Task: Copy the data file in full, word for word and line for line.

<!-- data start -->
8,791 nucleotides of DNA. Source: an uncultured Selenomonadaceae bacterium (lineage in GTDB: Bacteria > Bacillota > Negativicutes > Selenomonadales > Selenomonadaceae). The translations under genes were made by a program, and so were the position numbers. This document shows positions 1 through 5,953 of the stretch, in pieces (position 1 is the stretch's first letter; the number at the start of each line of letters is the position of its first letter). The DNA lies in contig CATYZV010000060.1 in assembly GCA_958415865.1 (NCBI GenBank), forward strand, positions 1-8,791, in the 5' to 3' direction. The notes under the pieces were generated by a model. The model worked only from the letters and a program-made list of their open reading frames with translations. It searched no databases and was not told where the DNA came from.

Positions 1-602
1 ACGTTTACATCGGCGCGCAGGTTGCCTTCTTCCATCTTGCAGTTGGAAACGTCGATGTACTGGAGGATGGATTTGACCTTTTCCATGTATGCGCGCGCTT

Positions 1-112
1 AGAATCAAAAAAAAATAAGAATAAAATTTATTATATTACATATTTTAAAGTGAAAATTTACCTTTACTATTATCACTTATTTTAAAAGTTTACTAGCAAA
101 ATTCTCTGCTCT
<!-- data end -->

8,791 nucleotides of DNA. Source: an uncultured Selenomonadaceae bacterium (lineage in GTDB: Bacteria > Bacillota > Negativicutes > Selenomonadales > Selenomonadaceae). The translations under genes were made by a program, and so were the position numbers. This document shows positions 1 through 5,953 of the stretch, in pieces (position 1 is the stretch's first letter; the number at the start of each line of letters is the position of its first letter). The DNA lies in contig CATYZV010000060.1 in assembly GCA_958415865.1 (NCBI GenBank), forward strand, positions 1-8,791, in the 5' to 3' direction. The notes under the pieces were generated by a model. The model worked only from the letters and a program-made list of their open reading frames with translations. It searched no databases and was not told where the DNA came from.

Positions 1-602
1 ACGTTTACATCGGCGCGCAGGTTGCCTTCTTCCATCTTGCAGTTGGAAACGTCGATGTACTGGAGGATGGATTTGACCTTTTCCATGTATGCGCGCGCTT

Positions 1-112
1 AGAATCAAAAAAAAATAAGAATAAAATTTATTATATTACATATTTTAAAGTGAAAATTTACCTTTACTATTATCACTTATTTTAAAAGTTTACTAGCAAA
101 ATTCTCTGCTCT